CAAMI Amicus Brief on Behalf of Marquis Dixon
Marquis Dixon’s appeal hearing is Friday, September 16th, and we’ll be packing the court to show the community support he has, as well as the outrage and frustration at his unjust and unconstitutional sentence. Get the latest details and share widely at the Facebook page.
Below, you can read the amicus brief in support of Marquis, submitted by CAAMI and numerous other local leaders and organizations. Further down, you can read District Attorney David Soares’ response.
Here are some of Mark Mishler’s thoughts (his words in bold) on the D.A.’s response:
D.A. Soares has had numerous opportunities to publicly agree that, under the circumstances of this case, this 9 year adult prison sentence sentence for a 16 year old is wrong. Instead, the D.A. has adamantly insisted that there is not only nothing wrong with imposing a 9 year adult prison sentence on a 16 year old in this case, but that it is the right thing to do.
For those interested in understanding how the D.A. reached this terrifying decision – that it is right to impose a 9 year adult prison sentence on Marquis Dixon – I urge people to read his full brief. In my opinion, many of the legal arguments the D.A. makes are incorrect. Also, the public policy arguments he makes are wrong and dangerous. While a few quotes do not tell the whole picture, and I encourage people to read CAAMI’s entire brief and the D.A.’s entire response, here are some significant quotes from the D.A.’s brief:
“Whether these poor choices [speaking about Marquis Dixon’s alleged poor choices] were the result of the defendant’s immaturity, an inability to remove himself from a bad situation, or because he was truly irredeemable is irrelevant; in each case, imprisonment must be viewed as vindicating society’s interests in punishment, deterrence, and incapacitation, while at the same time protecting the defendant from the perils of his own bad choices.” (D.A.’s brief, p. 11)
(That is, the 9 year adult prison sentence is for Marquis Dixon’s own benefit! And, is it the D.A.’s position that the word “irredeemable” can truly properly be applied to a 16 year old?)
“Amicus [CAAMI] spends a great deal of time in its brief informing the Court of support for revisiting the defendant’s sentence among certain elements of the community. While everyone is entitled to their opinions, the uninformed views of groups and individuals are not entitled to any weight before this court.” (D.A.’s brief, p. 14.)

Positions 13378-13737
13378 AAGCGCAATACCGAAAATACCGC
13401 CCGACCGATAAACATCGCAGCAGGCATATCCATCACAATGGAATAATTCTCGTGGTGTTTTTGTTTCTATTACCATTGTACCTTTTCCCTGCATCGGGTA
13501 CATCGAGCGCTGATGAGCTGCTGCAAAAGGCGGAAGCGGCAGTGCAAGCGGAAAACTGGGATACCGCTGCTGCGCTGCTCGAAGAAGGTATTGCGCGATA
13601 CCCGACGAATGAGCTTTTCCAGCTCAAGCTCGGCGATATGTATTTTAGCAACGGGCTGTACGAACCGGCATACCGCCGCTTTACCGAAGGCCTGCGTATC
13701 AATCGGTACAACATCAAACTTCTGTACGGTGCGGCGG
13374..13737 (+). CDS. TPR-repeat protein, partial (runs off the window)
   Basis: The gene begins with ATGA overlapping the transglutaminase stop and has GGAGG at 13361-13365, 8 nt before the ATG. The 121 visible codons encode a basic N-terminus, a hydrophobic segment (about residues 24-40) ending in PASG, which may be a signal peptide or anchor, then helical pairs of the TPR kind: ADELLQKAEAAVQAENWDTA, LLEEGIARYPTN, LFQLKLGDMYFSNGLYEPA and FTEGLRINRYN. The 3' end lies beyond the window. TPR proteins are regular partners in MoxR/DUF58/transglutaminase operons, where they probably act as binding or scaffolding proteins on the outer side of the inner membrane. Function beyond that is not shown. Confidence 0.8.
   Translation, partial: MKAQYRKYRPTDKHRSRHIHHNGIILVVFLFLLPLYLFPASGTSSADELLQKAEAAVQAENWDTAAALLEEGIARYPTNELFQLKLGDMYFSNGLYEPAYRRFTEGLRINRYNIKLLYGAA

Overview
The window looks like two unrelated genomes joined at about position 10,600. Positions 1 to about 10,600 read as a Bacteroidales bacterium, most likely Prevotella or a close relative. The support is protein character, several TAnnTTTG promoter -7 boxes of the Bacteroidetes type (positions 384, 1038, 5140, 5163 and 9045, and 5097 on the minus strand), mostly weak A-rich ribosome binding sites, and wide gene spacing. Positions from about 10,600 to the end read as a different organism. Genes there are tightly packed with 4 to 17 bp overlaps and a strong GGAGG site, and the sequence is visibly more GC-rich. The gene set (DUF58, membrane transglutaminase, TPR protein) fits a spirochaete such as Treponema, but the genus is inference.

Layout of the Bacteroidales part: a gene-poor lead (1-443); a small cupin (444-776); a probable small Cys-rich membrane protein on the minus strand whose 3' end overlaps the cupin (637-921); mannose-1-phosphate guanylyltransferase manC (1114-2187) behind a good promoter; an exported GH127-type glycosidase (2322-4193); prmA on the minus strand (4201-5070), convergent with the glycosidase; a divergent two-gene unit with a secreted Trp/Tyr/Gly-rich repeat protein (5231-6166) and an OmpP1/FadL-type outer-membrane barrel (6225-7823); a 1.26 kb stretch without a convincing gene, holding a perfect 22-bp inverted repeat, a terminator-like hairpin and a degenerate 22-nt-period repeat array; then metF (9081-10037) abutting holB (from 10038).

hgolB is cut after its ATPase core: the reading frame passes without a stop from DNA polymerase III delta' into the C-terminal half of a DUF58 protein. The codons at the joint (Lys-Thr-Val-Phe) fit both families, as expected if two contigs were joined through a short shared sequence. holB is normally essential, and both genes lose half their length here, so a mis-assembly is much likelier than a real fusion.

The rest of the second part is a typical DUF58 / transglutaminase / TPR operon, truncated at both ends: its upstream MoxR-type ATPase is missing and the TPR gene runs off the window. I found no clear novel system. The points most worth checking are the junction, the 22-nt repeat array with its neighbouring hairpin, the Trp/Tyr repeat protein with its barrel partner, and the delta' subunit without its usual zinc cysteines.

“Political pressure is no idle threat to justice. . . . That is of particular concern to the People [the D.A.], since it is our ‘primary duty to see that justice is done and the rights of all – defendants included – are safeguarded’ . It is for salient reasons that the law does not commit sentencing to the will of the mob.” (D.A.’s brief, pp. 17-18.)
(That is, although history is full of examples of young African-American men being given unjustly severe sentences due to outside “mob” pressure, which is one reason why we want D.A.’s to be independent, I cannot believe there is any example the D.A. can point to in our history where a young African-American man was given an unjustly lenient sentence as a result of “uninformed” public pressure. Plus – haven’t we, as a society, generally accepted that sending young people to prison for long periods of time is generally not a good idea?)
“If Amicus [CAAMI] is serious in its concern for poor, African American youths, it should seek to appropriately punish and deter the crime that marks the lives of far too many.” (D.A.’s brief, p. 22.)
Actually, CAAMI, and many others, believe it is more effective to organize to fight against racism and the racist structures in our legal system, rather than to impose harsh punishments on young African-Americans alleged to have committed crimes.